Ann Patchett's second novel to be published in the UK, following the Orange Prize-shortlisted 'The Magician's Assistant'. John Nickel is a black ex-jazz musician who only wants to be a good father. When his son is taken away to Miami by his mother, Nickel is left with nothing but Muddy's, the Memphis blues bar that he manages. Then he hires Fay ...
Ann Patchett's second novel to be published in the UK, following the Orange Prize-shortlisted 'The Magician's Assistant'. John Nickel is a black ex-jazz musician who only wants to be a good father. When his son is taken away to Miami by his mother, Nickel is left with nothing but Muddy's, the Memphis blues bar that he manages. Then he hires Fay Taft, a young white waitress from east Tennessee who has a volatile brother, Carl, in tow. They spell nothing but trouble for Nickel. Fay stirs up both romantic and paternal impulses in him and Carl is clearly a no-good. But Nickel finds himself consumed with the idea of Taft, Fay and Carl's dead father, and begins to reconstruct the life of a man he never met but whose place he has taken.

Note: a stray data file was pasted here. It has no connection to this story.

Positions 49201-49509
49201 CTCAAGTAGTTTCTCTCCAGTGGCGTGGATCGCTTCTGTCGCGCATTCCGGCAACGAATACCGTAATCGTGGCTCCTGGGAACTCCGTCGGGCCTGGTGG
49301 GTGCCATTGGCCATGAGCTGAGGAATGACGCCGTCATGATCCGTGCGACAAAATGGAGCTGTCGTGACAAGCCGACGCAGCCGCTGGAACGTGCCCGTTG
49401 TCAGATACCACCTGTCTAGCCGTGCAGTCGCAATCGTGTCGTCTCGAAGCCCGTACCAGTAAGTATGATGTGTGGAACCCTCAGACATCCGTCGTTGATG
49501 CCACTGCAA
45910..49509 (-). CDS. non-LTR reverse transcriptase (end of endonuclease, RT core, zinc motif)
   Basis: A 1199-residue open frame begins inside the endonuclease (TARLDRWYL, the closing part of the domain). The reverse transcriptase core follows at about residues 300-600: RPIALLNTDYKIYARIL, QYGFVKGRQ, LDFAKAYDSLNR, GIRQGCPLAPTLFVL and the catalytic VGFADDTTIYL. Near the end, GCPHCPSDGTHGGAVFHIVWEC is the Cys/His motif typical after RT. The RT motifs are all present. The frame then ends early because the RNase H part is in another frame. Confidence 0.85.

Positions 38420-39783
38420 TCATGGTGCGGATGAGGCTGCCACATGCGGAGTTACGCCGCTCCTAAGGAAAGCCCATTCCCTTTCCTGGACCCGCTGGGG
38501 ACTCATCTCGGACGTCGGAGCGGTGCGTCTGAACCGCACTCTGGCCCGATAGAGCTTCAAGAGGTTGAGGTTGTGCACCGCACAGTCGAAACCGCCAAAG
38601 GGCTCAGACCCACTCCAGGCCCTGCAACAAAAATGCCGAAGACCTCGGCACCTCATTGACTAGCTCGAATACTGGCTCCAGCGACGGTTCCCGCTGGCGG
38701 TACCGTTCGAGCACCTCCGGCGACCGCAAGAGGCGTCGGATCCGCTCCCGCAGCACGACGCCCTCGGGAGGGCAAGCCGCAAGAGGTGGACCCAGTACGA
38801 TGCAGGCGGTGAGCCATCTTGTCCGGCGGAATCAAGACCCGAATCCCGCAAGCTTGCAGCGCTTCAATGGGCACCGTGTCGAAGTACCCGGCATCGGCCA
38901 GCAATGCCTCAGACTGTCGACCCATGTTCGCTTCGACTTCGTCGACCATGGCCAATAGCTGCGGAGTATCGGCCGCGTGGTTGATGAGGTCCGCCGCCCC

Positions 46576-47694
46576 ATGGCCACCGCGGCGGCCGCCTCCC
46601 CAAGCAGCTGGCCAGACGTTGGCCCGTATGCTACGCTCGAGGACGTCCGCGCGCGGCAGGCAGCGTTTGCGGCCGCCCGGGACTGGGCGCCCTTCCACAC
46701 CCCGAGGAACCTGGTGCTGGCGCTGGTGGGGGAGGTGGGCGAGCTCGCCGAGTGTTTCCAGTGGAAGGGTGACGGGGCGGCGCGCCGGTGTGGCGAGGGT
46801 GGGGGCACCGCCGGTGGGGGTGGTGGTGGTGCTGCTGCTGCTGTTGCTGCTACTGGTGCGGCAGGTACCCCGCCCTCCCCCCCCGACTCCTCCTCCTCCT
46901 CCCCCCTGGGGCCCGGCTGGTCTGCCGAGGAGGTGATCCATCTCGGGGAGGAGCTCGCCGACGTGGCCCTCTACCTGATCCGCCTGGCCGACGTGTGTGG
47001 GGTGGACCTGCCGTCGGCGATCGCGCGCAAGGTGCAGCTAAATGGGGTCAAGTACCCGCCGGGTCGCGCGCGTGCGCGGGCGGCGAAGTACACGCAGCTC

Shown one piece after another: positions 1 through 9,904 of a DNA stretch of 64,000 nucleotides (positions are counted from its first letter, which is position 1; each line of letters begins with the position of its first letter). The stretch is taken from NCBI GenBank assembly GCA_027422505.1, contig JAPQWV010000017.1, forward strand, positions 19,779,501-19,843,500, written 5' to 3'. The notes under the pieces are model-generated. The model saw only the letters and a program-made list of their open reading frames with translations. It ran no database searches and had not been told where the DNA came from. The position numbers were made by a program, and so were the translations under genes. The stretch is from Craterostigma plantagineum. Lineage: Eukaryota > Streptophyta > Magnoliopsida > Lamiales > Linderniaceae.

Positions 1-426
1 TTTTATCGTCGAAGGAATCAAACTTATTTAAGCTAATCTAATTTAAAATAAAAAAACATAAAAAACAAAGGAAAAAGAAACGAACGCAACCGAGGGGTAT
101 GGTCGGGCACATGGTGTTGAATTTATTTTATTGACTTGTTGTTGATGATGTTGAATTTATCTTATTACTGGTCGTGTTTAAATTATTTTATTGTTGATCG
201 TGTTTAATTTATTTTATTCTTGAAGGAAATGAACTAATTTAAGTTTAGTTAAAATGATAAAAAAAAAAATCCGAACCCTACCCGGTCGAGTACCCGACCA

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Publishers Weekly, 1994-07-18 Following her well-received debut, The Patron Saint of Liars , Patchett convincingly portrays a bar manager's conflicted feelings for a teenage waitress in this tale of fatherhood and unfulfilled dreams. Narrator John Nickel runs a bar called Muddy's on Memphis's Beale Street. He took the job to help provide for his lover, Marion, and their 10-year-old son, Franklin, who have since moved away, leaving him concerned that the boy lacks paternal guidance. When 17-year-old Fay Taft shows up at Muddy's, lies about her age and asks for a job, Nickel is touched by her neediness and hires her. But he doesn't bargain on her growing desire for him, or on her drug-dealer brother, who brings sleazy clients to the bar. Another complication is the issue of race--Fay is white, Nickel black--but the author concentrates on the color-blind moral problems that any family faces. As Nickel contemplates his own predicaments, he imagines scenes of the Tafts in a stable home before their father died. His sincere sense of responsibility--to his son, to Fay, even to Fay's no-good brother--is conveyed with visceral power, although the hard-boiled dialogue often resembles parody. Patchett's characters may include tough cookies with hearts of gold, but the novel is at its best when she mutes the melodrama and focuses on basic moral issues. (Oct.) (c) Copyright PWxyz, LLC. All rights reserved
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